FanARt is a geo-based AR film App inspired by Paul LeBlanc’s unfinished AR App GeoCinema that could allow users to see film sequences at filming locations. We intend to use the App to guide the users to remap New York City from a film fan’s perspective. Instead of using original scenes from well-known films, we inserted some clips from fan remakes of Woody Allen’s Annie Hall (1977) in FanARt. Furthermore, unlike in GeoCinema where film clips are shown in their original version, the film sequences demonstrated in FanARt are modified with a “reversed green screen” effect. The original setting and the ambient soundtrack of the clips are removed and respectively replaced with the setting of the users’ surrounding environment and the actual sound recorded in real time. The characters and their performance are preserved in their original form.

Here is a link to the documentation and the analytical paper of our final project. https://yifan2017.wordpress.com/interactive-cinema-final-project-2/

Flaminia Vincenti – Porn Poetry
Porn Poetry is a short film using the idea of remix to tell a love story. I mixed found footage of soft porn actress Yuki Mamiya with classical music and James Joyce’s love letters to Nora as a storyline told by a robotic voice. I intend to play with the notion of love and the duality that this term carries; a mental longing and fascination for someone, or a sexual appetite and longing for touch and consumption of the body. In this piece I show a reconciliated version of love that contains both at the same time. I aimed also at showing porn in a different context and questioning it’s place as a lower degree of filmmaking, i believe there is beauty in this imagery and that a different subtext would make it appear. Video: https://vimeo.com/246007104
Matthew Alan Lester – “Take A Walk In Their Shoes:  In The Protectors (2017) and The People’s House (2017). Immersive Storytelling In Cinema From The First Person Perspective.” I am fascinated by the various means with which we humans tell story, create narratives and form myths across the world.  For the purpose of this essay, I am interested in how we approach immersive storytelling in cinema from the first person perspective and why we choose to do so.  I am curious about the human emotional response when interacting with immersive cinema in the first person perspective and I believe that the closer we get to becoming apart of the narrative experience the greater that experience is enhanced by our responses to the unfolding narrative.  Indeed, the mythic world of the film experience is enhanced in new ways by interactive cinema leading to a greater depth of narrative experience and a deeper level of immersion in the story that is further expanded by being experienced through the use of first person perspective and the integration of interactive elements to the cinematic experience.  For the purpose of evaluating interactive cinema, I have chosen The Protectors: Walk in the Ranger’s Shoes (2017) and The People’s House (2017), two recent entries into the immersive cinematic experience.  I believe viewing a cinematic experience from the first person perspective is a worthwhile enhancement to many filmgoer’s movie experience, and that more attention to the value of the first person perspective in cinema is needed.  I hope to share my own emotional responses to first person perspective and argue for its value as a worthwhile presentation format for story in cinema, both in interactive and immersive storytelling. Link to blog & presentation slides.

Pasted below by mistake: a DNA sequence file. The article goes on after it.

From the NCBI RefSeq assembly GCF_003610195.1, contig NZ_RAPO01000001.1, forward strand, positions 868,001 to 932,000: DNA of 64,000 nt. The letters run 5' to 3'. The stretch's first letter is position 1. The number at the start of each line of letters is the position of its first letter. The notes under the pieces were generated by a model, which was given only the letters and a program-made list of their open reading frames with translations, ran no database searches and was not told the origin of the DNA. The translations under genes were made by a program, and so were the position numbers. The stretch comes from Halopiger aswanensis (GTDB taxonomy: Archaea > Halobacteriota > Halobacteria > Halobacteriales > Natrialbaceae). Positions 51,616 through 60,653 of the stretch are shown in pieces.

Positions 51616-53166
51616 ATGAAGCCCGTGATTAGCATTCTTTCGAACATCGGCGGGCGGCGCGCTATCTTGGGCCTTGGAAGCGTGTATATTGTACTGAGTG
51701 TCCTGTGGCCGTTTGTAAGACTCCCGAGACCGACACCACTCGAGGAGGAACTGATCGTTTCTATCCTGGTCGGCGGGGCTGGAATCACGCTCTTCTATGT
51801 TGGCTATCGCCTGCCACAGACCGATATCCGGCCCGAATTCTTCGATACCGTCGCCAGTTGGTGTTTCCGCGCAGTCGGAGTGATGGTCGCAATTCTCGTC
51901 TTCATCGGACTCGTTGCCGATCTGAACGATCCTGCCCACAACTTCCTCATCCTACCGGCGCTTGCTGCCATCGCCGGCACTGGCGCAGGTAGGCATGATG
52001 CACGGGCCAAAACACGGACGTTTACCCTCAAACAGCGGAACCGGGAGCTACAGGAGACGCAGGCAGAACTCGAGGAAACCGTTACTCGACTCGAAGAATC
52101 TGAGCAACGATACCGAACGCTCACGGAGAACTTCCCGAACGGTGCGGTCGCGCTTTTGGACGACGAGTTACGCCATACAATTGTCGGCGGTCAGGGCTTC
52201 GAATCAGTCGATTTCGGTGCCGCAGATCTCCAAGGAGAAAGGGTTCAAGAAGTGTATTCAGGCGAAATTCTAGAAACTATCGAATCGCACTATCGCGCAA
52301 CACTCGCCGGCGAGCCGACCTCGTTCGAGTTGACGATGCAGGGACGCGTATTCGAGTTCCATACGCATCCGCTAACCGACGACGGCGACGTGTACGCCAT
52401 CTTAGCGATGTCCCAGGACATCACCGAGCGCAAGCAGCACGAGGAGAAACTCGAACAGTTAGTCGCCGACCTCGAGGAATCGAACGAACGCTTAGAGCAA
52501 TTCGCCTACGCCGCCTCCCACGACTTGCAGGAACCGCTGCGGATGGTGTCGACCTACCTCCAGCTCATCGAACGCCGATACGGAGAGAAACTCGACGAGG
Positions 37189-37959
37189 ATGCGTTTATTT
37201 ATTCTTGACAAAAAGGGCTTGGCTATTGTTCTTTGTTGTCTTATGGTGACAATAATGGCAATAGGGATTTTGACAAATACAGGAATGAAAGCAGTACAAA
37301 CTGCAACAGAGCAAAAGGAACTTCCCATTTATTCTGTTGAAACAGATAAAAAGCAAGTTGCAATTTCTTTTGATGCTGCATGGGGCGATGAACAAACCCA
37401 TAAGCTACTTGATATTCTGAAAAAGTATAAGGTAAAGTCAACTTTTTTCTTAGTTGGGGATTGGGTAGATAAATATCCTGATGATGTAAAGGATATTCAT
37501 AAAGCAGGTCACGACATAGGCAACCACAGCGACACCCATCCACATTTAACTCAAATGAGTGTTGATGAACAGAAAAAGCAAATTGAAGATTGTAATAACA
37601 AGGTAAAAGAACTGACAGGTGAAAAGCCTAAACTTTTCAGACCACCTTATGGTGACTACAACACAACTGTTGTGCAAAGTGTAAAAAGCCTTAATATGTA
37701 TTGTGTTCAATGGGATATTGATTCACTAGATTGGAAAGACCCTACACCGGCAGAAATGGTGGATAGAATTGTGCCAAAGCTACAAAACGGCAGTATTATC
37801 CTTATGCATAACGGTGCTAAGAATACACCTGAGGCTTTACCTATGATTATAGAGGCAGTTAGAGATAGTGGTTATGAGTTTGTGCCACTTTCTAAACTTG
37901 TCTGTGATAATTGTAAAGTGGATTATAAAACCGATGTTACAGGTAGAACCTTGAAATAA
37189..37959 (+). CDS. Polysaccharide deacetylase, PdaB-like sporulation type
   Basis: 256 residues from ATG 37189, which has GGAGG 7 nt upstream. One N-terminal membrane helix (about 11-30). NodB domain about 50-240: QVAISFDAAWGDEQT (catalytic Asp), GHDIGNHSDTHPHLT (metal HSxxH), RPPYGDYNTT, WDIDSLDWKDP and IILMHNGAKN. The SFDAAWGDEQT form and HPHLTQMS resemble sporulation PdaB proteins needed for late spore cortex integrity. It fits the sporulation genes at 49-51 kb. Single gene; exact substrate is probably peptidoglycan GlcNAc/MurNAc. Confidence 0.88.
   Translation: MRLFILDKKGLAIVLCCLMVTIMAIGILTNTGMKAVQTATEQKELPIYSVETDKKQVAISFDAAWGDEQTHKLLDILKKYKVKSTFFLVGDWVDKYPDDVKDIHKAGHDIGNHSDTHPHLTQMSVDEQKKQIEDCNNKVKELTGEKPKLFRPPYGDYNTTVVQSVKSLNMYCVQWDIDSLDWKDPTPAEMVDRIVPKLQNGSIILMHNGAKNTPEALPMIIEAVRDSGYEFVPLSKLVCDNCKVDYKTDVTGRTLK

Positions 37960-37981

Photos from the final class. Thanks to Vivian and You for taking photos! WordPress uploaded some of the images out of order, so some editing is needed.